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According to the Central Bank of Nigeria, the decision to raise the monetary policy rate was made in order to rein in growing inflation. 

Hassan Mahmoud, the director of the CBN’s monetary policy department, made this statement on Wednesday during a post-MPC conference titled “Unveiling Facts behind the Figures.” 

The MPC raised the MPR by 150 basis points, or from 14% to 15.5%, at its 287th meeting on Tuesday. 

The MPR serves as the foundational interest rate for an economy, upon which all other interest rates are based.

The move, according to CBN Governor Godwin Emefiele, was motivated by the economy’s shaky growth and the inflation rate’s ongoing increase. 

Mahmud claims that the MPC has reached a point where drastic action is needed to rein in inflation. 

He claimed that in making its policy decisions, the committee considered both local and global economic factors. 

“We raised the MPR because it was necessary. The economy couldn’t handle the amount of money in the system, he claimed. 

He added that the purpose of using monetary policy tools to address short-term risks was to raise the cost of borrowing in order to lower inflation.

Mahmud claims that the COVID-19 stimulus packages that national governments offered to their populations improved their purchasing power and posed problems for the world’s supply.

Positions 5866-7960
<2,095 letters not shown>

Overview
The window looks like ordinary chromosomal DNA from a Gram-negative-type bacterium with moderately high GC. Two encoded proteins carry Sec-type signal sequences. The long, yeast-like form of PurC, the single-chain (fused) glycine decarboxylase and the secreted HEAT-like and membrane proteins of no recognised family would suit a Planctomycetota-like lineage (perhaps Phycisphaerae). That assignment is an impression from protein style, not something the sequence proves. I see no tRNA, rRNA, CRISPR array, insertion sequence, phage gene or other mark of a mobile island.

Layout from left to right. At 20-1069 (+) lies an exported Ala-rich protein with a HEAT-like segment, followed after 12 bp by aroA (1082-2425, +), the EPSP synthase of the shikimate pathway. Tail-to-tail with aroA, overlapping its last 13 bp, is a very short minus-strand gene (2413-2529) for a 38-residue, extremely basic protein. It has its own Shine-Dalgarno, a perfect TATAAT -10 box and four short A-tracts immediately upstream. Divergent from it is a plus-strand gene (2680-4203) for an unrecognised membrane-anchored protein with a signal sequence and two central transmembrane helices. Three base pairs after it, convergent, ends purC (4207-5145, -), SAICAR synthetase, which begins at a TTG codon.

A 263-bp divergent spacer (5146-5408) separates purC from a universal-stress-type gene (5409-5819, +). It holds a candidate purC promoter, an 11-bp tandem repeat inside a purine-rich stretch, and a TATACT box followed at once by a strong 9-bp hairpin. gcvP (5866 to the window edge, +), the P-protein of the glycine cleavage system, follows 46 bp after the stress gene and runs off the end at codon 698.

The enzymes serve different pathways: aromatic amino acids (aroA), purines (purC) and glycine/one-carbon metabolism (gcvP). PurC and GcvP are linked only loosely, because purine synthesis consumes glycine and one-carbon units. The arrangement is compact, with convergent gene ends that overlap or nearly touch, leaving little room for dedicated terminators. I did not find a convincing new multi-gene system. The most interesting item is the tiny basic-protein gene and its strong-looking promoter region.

“A lot of households and small businesses were injected with stimuluses; the U.S did two trillion dollars, Nigeria did about five trillion Naira, these increased the ability of people to spend.

“But the supply side could not meet up with the demand because that volume of injection was far more than the regular intake for those economies, this made prices to go up,’’ he added.

He also cited the Russian-Ukrainian conflict and COVID-19’s revival in China as contributing factors to the upward trend in global inflation.

“That region accounts for more than 50 per cent of global commodity supply and 38 per cent of global oil and gas supply.

The war resulted to some shortages which made prices to go up. Then the COVID-19 lockdown in China. The country is the largest importer of commodities across the globe,’’ he said.

Approximately nine trillion Naira had been invested in the various development finance interventions, according to Dr. Yusuf Yila, director of the Development Finance Department, who was speaking about the apex bank’s various economic intervention initiatives and the likelihood of recovering the funds. 

The money would all be retrieved, he assured them.

Yila claims that out of the N9.3 trillion invested in various development finance measures, N3.7 trillion has been reimbursed.

“Most of the loans are still under moratorium, especially those in manufacturing. Manufacturing forms the largest part of our portfolio, about 31 per cent,’’ he said.

The Commercial Agriculture Credit Scheme, he claimed, had one of the best results of all the interventions, with roughly N700 billion of the N800 billion in loans having been returned. 

Yila said that N400 billion of the Naira one trillion Naira in loans to smallholder farmers made through the Anchor Borrowers Programme, the government’s major agriculture intervention program, have been recovered so far. 

He asserts that the department will initially limit action to crucial industries like SMEs and the electrical sector. 

Director of the Trade and Exchange Department, Mrs. Ozoemena Nnaji, commented on the devaluation of the Naira and said the apex bank was acting to strengthen the currency. 

According to Nnaji, the CBN’s supply of cash cannot keep up with demand for foreign exchange.



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